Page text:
Safety and immunogenicity of COVID-19 peptide vaccine

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Severe acute respiratory syndrome coronavirus 2 (SARS-CoV-2) variants continue to emerge worldwide. South America is struggling with the Gamma variant, while the Delta variant is the cause of most new infections across the U.S. and Europe. These variants have repeatedly shown the ability to evade both vaccine-induced and natural immunity. The rising case numbers in Europe have even forced some countries back into costly and restrictive lockdowns.

Study: A COVID-19 peptide vaccine for the induction of SARS-CoV-2 T cell immunity. Image Credit: Corona Borealis Studio/ShutterstockStudy: A COVID-19 peptide vaccine for the induction of SARS-CoV-2 T cell immunity. Image Credit: Corona Borealis Studio/Shutterstock

In a study published in Nature, researchers from University Hospital Tübingen have been investigating the results from a Phase I trial for a new vaccine against SARS-CoV-2 variants.

The study

In the first part of the testing, 12 healthy adults were selected for administration. In the second part, this doubled to 24. Volunteers were given one dose of the CoVac-1 vaccine on day one and were checked regularly for immunogenicity and safety analyses until day 28 and day 56. There were no serious adverse effects and no grade four adverse effects. In 18-81% of participants, events were mild-to-moderate.

As the researchers expected, a granuloma/induration formed at the injection site and lasted the duration of the experiment. Six percent of participants suffered from a grade 3 adverse effect – 19% of these were erythema (a type of skin rash), accompanied by severe swelling in 6% of participants. Twenty-two percent of patients reported the swelling of lymph nodes – lymphadenopathy, and 25% reported ulcerations at the vaccination site. Two of these ulcerations were grade 2, but all healed without surgical or drug intervention within 20 days. No fever or other inflammatory adverse effects were reported, and all other systemic adverse effects were mild. No SARS-CoV-2 infection was observed in any participant.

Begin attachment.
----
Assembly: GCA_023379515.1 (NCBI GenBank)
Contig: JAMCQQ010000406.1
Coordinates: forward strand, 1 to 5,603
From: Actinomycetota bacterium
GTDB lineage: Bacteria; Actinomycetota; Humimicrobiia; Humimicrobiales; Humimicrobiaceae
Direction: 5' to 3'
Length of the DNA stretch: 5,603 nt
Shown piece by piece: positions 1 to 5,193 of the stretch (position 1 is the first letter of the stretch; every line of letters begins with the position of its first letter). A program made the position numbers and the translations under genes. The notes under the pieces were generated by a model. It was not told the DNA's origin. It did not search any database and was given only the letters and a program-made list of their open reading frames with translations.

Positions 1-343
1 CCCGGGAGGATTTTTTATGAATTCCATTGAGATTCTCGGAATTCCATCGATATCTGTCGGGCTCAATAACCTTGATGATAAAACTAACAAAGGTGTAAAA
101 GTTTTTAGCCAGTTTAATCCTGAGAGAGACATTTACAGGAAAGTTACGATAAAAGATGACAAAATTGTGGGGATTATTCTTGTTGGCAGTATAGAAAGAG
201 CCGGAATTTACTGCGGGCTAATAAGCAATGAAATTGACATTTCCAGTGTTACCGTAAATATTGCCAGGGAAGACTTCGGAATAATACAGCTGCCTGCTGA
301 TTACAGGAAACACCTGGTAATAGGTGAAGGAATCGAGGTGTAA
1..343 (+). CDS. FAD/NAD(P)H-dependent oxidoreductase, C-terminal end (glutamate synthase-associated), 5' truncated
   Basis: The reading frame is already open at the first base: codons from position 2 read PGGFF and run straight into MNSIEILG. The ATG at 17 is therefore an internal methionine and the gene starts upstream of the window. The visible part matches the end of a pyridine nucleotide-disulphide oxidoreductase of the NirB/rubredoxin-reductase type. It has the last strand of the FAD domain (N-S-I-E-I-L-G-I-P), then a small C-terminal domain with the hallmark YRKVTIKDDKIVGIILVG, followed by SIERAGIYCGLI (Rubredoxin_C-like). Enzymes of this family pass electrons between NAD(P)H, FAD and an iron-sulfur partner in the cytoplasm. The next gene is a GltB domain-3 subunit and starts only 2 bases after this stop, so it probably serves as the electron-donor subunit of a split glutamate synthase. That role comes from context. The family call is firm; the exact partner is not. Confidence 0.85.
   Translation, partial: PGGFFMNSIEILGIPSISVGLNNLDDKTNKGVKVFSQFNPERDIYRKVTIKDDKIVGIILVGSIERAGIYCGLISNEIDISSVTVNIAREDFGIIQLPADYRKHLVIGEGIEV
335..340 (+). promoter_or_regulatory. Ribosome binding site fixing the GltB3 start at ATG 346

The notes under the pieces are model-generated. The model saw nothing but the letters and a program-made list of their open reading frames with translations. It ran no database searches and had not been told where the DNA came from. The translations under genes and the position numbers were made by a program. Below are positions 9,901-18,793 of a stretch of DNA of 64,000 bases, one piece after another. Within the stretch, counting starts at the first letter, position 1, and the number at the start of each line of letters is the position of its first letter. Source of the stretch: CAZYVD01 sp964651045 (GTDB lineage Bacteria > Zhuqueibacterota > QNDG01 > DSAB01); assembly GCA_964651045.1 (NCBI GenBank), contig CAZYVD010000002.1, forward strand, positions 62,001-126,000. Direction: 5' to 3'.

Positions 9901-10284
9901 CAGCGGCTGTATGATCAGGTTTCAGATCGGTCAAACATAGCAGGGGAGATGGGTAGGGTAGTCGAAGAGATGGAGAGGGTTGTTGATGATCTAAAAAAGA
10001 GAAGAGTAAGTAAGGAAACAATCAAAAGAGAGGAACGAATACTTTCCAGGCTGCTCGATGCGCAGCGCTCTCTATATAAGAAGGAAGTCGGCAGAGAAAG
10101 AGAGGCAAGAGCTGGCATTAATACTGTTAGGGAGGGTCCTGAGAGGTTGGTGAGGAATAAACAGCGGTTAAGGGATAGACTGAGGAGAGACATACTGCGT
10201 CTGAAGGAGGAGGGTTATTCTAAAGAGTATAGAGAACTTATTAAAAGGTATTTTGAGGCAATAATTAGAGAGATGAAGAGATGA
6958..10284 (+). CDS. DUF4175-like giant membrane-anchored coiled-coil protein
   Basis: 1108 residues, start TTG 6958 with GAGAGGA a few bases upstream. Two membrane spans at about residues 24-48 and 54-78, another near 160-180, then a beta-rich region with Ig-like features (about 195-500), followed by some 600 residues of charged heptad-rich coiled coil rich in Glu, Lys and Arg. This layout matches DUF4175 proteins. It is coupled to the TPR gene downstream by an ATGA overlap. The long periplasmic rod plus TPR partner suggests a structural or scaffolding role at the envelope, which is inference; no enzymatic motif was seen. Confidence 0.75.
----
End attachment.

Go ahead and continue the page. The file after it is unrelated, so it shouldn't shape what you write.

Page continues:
The scientists determined the immunogenicity of the vaccine by using interferon (IFN)-gamma enzyme-linked immunospot (ELISPOT) assays to observe CD4+ and CD8+ T cell responses to six SARS-CoV-2 HLA-DR vaccine T-cell epitopes, as well as HLA class I-binding peptides. They examined T cell responses at baseline and days 7, 14, 28, and 56, as well as three months post-vaccination. All participants were negative for SARS-CoV-2 T cell response at baseline.

By day 28, all individuals showed a ~100/200 fold increase in response from baseline. These responses targeted multiple CoVac-1 peptides, most targeting the ORF-8 derived from SARS-CoV-2, followed by P5-mem and P4-env, but all peptides were targeted. The lowest response was to P2_nuc, at 58%. These responses persisted until month 3 in all participants, but IFN-gamma T cell response decreased over time.

The intensity of these responses was still massively higher than those from individuals who had previously been infected with coronavirus disease 2019 (COVID-19), with an up to 39-fold increase. The vaccine-induced T cells were also extremely reactive, detecting the peptides down to 1mg/mL. The intensity of the response was also impressive, significantly exceeding the spike-specific T cell responses induced by mRNA adenoviral vector-based vaccination, as well as traditional heterologous vaccination.

The researchers also analyzed the ability of the CoVac-1 induced immune activity to respond to certain variants of concern, specifically Alpha, Beta, Gamma, and Delta – all of which have shown some ability to evade previously induced immunity. Half of the vaccine peptides were not affected by any mutation associated with these variants.

None of the mutations from the Delta or Gamma strains affect the peptides. The Alpha strain can affect two of the peptides, P2_nuc and P6_ORF8, and the Beta variant can affect P3_spi with two separate amino acid changes.

However, T-cell responses to peptide pools comprising these mutated peptides were still detectable in every participant, even against the affected peptides. The intensity of the T-cell response was reduced, but the vaccine should still provide a reasonable level of protection.


The authors highlight that this Phase I trial shows that this vaccine candidate appears reasonably safe and induces potent immune responses after a single vaccination.

While some adverse effects were reported, none were life-threatening or particularly dangerous. The diversity of the induced T-cell response is a major benefit to the vaccine. In some individuals, anti-spike IgGs were even detected, suggesting that the T-cell response might stimulate B cells and boost cross-reactive SARS-CoV-2 antibodies.

As variants of concern continue to arise, this vaccine could prove invaluable in helping to protect the most at-risk individuals against SARS-CoV-2 and help curb the transmission of variants that have shown the ability to cause breakthrough infections even in fully vaccinated individuals.

Journal reference:
Sam Hancock

Written by

Sam Hancock

Sam completed his MSci in Genetics at the University of Nottingham in 2019, fuelled initially by an interest in genetic ageing. As part of his degree, he also investigated the role of rnh genes in originless replication in archaea.


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